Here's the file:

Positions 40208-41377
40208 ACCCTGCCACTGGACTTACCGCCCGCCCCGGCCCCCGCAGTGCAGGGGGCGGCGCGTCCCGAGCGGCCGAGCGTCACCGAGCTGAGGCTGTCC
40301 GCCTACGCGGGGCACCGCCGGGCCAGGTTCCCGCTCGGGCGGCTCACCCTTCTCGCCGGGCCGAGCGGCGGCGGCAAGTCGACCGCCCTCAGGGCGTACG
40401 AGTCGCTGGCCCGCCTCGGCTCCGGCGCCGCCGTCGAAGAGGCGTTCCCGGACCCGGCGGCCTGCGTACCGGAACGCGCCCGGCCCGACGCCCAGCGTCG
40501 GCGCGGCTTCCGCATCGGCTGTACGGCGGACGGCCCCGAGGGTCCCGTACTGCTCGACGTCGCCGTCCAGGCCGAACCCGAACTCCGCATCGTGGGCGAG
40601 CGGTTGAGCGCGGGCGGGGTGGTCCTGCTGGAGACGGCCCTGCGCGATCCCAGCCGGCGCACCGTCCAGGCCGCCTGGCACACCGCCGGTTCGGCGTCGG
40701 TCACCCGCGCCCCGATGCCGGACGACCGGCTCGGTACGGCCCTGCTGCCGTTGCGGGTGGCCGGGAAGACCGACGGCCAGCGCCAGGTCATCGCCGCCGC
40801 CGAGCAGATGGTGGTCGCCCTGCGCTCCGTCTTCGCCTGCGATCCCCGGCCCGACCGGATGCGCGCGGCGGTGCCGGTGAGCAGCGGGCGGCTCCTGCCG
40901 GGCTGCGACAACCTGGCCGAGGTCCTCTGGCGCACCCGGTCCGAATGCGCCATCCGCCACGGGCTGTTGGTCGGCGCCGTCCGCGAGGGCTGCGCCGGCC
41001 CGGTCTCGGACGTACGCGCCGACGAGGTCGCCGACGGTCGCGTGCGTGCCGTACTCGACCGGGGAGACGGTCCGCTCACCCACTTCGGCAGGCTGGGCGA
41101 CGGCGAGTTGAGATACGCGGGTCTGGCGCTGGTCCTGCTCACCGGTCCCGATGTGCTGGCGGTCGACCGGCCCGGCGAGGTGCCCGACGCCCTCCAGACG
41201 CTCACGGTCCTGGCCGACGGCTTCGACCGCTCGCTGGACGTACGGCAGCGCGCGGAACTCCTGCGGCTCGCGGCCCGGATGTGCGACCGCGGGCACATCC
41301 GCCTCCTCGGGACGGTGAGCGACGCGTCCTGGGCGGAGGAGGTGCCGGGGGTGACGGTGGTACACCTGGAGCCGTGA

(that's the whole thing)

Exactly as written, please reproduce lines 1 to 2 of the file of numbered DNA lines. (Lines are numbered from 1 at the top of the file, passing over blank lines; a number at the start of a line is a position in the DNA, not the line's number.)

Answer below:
Positions 40208-41377
40208 ACCCTGCCACTGGACTTACCGCCCGCCCCGGCCCCCGCAGTGCAGGGGGCGGCGCGTCCCGAGCGGCCGAGCGTCACCGAGCTGAGGCTGTCC